I have a radical idea. What if we were all comfortable with the iceberg effect, even when we aren't capable of seeing it in others.  Can we all just assume that everyone is in pain and hurting from the same cycles of samsara- or in Western language, this thing called life? No one is immune to suffering. Looking over the philosophy section of my bookshelf, the titles of Pema Chodron's books are revelatory: 

Start Where You Are, When Things Fall Apart, Fail Again Fail Better, Practicing Peace, The Places that Scare You, The Wisdom of No Escape, No Time to Lose, Comfortable with Uncertainty, Taking the Leap, You are Ugly and So am I...

OK so maybe not that last title. That just might be a typo. My left hand just refused to operate like a "normal" human hand. Dystonia the cruel witch has been spending too much time at my house.* I'd like this particular guest to get her dirty shoes off the couch and hit the road. Our folly is to believe we are alone in our suffering. I have witnessed strangers, even in support groups, turning on one another in bizarre attack mode. It's not unusual to assume support groups would be safe places to land and we'd not take things so personally in our mutual grief. There are non-motor symptoms we'll discuss here soon that are partly to blame for any sharp edges. Depeche Mode reminds us that people are people. We are all tall children. 

This beautiful bright day I'd prefer to spend talking with other tall people, the "standing people" as Native Americans called them-  a line of old redwood trees at the edge of my yard. Alas, today is for pre-op on an upcoming kidney operation. How can I possibly be so low when the sky is blue, birds are chirping merrily and kids giggle in the street? The body has a mind of it's own. My swollen kidney is blocked by something interior and genetic which has nothing to do with Parkinson's or diet, but the pain drops me to my knees. I've spent hours on the bathroom floor begging for mercy. I've also noticed many things from this lower vantage point, like how the linoleum is curling and the last time the bottom few inches of the cabinets were cleaned properly looks to be approximately 1968. No matter, when you are in such agony you'd prefer to give birth sans drugs twice hanging upside down in a tsunami. At least I know I can take a big hit and it won't kill me. 

I don't care how tough you think you are, no human being can take that level of pain. When the ER folks not only recognize you, but inquire about your children and dog (by name), something is off. I've been a lab rat for so long with Parkinson's and various trials that I'd forgotten we have choices in our medical care. Just remember that you can always ask for changes or another specialist. I was being treated for kidney stones (guzzzling water hah!) and waited an additional six months simply because one medical group was not paying attention. Golf can be an engrossing hobby. Taking charge of our health begins with massive amounts of resources and time, each in short supply when we get ill. We can do better and seek other options if we organize and share information.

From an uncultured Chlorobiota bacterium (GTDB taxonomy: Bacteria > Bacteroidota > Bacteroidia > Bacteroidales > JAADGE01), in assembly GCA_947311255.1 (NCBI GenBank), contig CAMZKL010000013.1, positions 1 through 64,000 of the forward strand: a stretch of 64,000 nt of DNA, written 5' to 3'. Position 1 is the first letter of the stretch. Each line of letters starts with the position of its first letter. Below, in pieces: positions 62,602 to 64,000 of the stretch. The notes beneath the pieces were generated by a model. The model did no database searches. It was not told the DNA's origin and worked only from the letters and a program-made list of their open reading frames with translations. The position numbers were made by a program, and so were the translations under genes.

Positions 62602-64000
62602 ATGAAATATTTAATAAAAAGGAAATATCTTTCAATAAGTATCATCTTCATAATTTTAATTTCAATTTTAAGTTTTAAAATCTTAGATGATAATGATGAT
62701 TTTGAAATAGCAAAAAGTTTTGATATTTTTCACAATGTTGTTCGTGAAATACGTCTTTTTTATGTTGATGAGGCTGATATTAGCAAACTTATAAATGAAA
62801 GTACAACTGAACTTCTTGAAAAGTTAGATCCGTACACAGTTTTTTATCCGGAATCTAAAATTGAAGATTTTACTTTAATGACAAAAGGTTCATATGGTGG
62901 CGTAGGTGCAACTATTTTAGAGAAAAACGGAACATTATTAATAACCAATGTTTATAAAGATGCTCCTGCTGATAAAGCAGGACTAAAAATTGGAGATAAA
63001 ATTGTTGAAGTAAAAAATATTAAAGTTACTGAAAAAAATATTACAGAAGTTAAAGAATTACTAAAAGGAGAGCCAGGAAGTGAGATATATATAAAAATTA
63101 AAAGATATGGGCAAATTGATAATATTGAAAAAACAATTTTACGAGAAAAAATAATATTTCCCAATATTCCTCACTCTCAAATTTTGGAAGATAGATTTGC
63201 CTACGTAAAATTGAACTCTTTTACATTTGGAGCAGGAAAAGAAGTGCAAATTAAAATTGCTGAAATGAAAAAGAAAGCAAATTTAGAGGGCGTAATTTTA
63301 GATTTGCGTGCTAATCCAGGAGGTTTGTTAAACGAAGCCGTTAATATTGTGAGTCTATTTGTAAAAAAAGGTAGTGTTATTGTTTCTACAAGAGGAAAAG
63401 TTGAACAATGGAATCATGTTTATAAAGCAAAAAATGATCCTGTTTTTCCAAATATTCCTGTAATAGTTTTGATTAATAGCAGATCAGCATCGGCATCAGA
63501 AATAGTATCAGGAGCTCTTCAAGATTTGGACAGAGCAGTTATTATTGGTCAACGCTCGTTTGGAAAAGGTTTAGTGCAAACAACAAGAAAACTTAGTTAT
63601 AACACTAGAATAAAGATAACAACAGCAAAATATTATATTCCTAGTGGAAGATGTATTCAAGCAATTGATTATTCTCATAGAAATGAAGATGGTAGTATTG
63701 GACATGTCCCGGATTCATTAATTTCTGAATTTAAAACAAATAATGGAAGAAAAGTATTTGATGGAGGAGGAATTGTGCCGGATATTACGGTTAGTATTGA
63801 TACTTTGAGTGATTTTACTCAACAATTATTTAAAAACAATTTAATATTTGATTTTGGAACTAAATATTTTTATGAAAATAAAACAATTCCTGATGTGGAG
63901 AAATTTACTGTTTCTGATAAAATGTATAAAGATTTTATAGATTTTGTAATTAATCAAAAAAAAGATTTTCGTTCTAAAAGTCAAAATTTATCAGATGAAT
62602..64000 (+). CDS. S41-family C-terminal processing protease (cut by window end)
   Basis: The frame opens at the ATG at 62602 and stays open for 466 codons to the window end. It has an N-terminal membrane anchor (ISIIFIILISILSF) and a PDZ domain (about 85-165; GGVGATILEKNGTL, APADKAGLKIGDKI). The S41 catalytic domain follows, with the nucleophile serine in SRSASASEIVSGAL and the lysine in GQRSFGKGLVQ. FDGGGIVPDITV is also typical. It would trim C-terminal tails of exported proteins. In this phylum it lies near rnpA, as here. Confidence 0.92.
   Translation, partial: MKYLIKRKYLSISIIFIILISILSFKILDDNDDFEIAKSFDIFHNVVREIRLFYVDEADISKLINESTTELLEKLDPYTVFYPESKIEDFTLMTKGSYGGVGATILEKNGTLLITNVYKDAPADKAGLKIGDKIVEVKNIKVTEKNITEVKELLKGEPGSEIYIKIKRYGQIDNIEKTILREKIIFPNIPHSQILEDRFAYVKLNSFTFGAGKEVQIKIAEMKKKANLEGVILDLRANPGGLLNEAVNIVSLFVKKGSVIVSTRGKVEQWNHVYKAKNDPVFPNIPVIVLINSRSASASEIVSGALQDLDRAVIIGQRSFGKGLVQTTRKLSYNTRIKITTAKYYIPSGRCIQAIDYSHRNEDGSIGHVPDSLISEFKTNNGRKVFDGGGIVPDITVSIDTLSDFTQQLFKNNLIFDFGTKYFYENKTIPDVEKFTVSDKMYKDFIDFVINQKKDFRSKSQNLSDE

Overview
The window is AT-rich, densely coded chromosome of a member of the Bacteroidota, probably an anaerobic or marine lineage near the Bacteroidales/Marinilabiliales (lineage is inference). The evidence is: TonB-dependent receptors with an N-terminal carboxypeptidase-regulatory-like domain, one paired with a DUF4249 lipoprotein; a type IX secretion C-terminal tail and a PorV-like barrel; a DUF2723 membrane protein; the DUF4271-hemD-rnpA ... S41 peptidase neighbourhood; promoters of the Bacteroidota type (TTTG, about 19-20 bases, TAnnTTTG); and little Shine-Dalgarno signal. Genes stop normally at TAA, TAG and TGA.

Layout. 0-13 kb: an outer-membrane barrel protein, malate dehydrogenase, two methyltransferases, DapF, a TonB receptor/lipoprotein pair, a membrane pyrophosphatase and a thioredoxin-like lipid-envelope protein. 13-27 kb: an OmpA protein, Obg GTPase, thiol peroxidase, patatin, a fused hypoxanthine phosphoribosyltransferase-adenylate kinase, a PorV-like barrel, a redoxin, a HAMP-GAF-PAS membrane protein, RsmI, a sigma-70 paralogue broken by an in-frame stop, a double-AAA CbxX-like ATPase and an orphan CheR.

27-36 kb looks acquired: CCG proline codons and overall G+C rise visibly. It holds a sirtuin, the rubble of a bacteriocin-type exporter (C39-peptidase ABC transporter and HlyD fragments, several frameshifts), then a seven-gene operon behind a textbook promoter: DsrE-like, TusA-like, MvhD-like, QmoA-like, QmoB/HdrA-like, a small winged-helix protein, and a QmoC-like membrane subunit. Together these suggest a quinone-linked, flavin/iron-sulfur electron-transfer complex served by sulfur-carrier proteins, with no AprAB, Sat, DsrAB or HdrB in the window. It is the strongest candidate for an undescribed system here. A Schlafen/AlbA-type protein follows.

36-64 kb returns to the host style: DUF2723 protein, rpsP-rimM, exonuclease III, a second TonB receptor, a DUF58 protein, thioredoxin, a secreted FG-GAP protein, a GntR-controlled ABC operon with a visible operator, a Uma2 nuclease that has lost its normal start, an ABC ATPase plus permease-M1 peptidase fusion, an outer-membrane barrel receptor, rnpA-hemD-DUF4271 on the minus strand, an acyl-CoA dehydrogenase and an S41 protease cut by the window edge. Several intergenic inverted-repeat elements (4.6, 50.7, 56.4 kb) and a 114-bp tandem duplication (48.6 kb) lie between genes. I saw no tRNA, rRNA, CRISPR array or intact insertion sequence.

There are a few ways to map your own health. At the recent WPC in Portland, there were fascinating talks orchestrated by Sara Riggare of The Karolinska Institute in Stockholm and Quantified Self. Check it out at http://quantifiedself.com/. Jasmine Sturr, the 22 year old chemist from Whittier CA astounded a large group by presenting research to prove you can take complete charge of your health without relying only on the medical establishment. Bypassing traditional protocol and the offerings of major drug companies, she designed her own specific treatment and is becoming a powerful agent of change for anyone with digestive paralysis. At 22 I was worried about my hair, getting a date, or my next photo gig. She has been dealing with major health issues since the age of 14 and keeps forging bravely ahead, in spite of extreme fatigue and challenges most of us cannot even imagine. Simple things, like eating and drinking. Iceberg effect, indeed! More about Jasmine here:


Jasmine's QS Talk at WPC Portland:


I mean no offense to the dedicated M.D.s supporting patients, but doctors are stretched and influenced by shifting factors within an industry rabbit hole so deep, I don't know where to begin. Since they have less time with each patient, we cannot afford to rely only on their care. It's a mistake to refer to office appointments as care, when it is ten to thirty minutes twice a year. What will you do the rest of your hours filled with staggering loss of brain and bodily function? Online chat groups and social media connections are filled with Q and A, but enter at your own risk, sensitive souls. Since Parkinson's is an individualized condition, it is imperative that you remain connected to a community and not relying solely on traditional approaches or infrequent office visits.

As the blog progresses, I'll be adding hundreds of links and tips for anyone interested in radical self-care. Please send any links you would like to share to kathleenkiddo@gmail.com. Taking control means knowing what works for your body and lifestyle, continuing education and extreme resourcefulness. Let's remind one another what a liar our private fears can be, then we can get comfortable with uncertainty, because things have already fallen apart and there is no time to lose. 

* On Dystonia: